thyssenkrupp x TUM Boring: Faster than a snail
An article by Daniela Große
A tunnel drilling machine that travels faster than a snail? Doesn't sound particularly impressive at first, but it's a real challenge for an entire industry. 60 students from the Technical University of Munich took on the challenge - and won Elon Musk's "Not-A-Boring-Competition"! Included: a slewing bearing from thyssenkrupp rothe erde.
Tomorrow's transportation should be one thing above all: fast and environmentally friendly. But reality shows dense roads and slow-moving traffic. No wonder that for some the future of mobility lies underground. This is also the opinion of Tesla founder Elon Musk. Amid heavy traffic, surrounded by a multitude of cars, he came up with an idea: revolutionize tunnel construction to relieve road traffic in the future.
To achieve this, however, tunnel drilling machines must above all become faster. Currently, tunnel drilling machines dig through the earth more slowly than an ordinary snail crawls. By way of comparison, the common snail achieves top speeds of around 3 meters per hour, while the record in tunneling is 2.33 meters per hour. But how do these huge giants actually work?
Anything but boring: Not-A-Boring-Competition
To make tunneling more efficient and profitable, Elon Musk founded the Boring Company in 2016 and launched the "Not-A-Boring-Competition". Companies, amateur engineers, and students could take part. The task was quite simple: Beat the snail. 60 students from the Technical University of Munich accepted the challenge and set themselves the goal of breaking the snail's speed record!
Learn more about the competition: TUM Boring – A tunnel for Musk
60 students from 16 countries for a shared goal
The competition comes at a perfect time, because Kilian, a student at the Technical University of Munich and co-founder of the TUM Boring Team, has long been working on his own tunnel drilling machine (TBM). Because he, too, has other visions for the mobility of the future. He was the one who finally took care of the application for the competition. In the meantime, the team at the Technical University of Munich consists of around 60 members and a wide variety of fields of study. Together, they developed the prototype tunnel drilling machine, which eventually qualified for the finals of Musk's competition. Out of more than 400 applicants for the competition, the TU Munich team is now among the last twelve.
Slewing bearing – the heart of the machine
The students were also able to realize their ambitious project with the help of sponsors. The slewing bearing in the drill head of their machine was manufactured by thyssenkrupp rothe erde, especially for the students' TBM. It moves the drill head and absorbs the enormous forces of the rock walls. Behind this is a lot of well-thought-out engineering, because the bearing design has to be based on individual requirements and specifications. Each slewing bearing is designed specifically for a particular machine. thyssenkrupp rothe erde specializes in these requirements and manufactures all the main components of its slewing bearings itself - from raw material to finished product.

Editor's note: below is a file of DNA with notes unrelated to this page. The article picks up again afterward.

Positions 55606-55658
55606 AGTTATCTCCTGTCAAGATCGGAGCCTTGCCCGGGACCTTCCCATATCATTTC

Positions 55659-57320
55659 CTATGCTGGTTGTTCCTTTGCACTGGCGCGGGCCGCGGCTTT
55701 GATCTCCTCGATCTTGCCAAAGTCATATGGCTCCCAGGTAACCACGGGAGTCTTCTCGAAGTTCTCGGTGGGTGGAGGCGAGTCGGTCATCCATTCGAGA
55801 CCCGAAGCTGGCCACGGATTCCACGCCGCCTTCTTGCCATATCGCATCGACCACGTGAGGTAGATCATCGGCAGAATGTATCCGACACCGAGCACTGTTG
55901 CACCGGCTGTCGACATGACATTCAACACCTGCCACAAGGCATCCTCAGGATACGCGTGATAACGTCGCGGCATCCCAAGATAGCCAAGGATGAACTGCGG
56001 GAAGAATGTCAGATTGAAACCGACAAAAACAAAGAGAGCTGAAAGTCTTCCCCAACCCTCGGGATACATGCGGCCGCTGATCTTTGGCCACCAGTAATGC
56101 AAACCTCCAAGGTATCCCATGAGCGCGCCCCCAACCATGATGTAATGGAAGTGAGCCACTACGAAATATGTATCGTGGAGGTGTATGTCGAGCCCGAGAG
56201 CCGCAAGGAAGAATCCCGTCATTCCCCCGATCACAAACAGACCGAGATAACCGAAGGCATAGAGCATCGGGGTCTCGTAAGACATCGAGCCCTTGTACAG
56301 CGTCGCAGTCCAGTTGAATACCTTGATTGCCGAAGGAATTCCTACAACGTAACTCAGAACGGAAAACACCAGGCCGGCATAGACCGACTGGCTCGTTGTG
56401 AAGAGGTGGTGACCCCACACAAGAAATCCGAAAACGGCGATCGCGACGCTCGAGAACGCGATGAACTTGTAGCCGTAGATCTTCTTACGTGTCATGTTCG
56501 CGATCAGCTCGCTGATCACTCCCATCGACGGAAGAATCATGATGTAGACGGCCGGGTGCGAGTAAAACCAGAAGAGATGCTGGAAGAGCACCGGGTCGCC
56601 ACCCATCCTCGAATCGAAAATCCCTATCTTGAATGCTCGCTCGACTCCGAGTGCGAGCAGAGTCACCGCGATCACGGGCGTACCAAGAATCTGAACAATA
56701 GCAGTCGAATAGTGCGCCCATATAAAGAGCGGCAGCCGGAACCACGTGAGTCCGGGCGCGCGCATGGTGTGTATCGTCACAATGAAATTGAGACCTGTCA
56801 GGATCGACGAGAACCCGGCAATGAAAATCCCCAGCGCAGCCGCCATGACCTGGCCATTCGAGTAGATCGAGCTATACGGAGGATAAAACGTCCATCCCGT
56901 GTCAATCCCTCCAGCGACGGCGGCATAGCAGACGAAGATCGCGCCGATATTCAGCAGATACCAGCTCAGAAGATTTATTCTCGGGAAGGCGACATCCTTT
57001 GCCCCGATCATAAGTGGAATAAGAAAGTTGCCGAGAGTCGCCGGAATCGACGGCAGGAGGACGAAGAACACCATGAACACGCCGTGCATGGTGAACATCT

thyssenkrupp x TUM Boring: Between industry and university
But thyssenkrupp supports the students not only with an individual slewing bearing but also with technical expertise. Behind the collaboration is also a philosophy of mutual support. After all, developing a TBM is enormously time-consuming, cost-intensive and a real mammoth task for young students. For many students, it was the first time they had to apply their theoretical knowledge in practice. At the same time, the students' unconventional ideas are also an inspiration for established companies and experienced engineers.
A sprint for the final meters
The final weeks at the Munich test site were of particular importance for the students. Because here they were able to put their concept through its paces and put the tunnel drilling machine through its first test run. Only now is it becoming clear whether it is ready for Elon Musk's "Not A Boring Competition."
Hard work pays off
Last weekend, the time had finally come. After the individual components of the 22t tunnel drilling machine had been shipped to the USA and assembled in Las Vegas, the competition against the other teams - and the imaginary snail – could begin.
The first surprise already came during the safety check! Only two of eight teams were allowed to compete against each other: TUM Boring from Munich and Swissloop Tunneling (ETH Zurich). The TBM of the TUM team managed a tunnel of 22 m. The exact speed data is still being determined, but one thing is certain: the machine from TU Munich was the faster of the two TBMs. This makes the team of Munich students the winning team of the "Not-A-Boring-Competition" - and they also snatched another prize for the best navigation.
The secret of their success? A high degree of automation and an extremely precise drilling head. And, of course, having a heart for snails.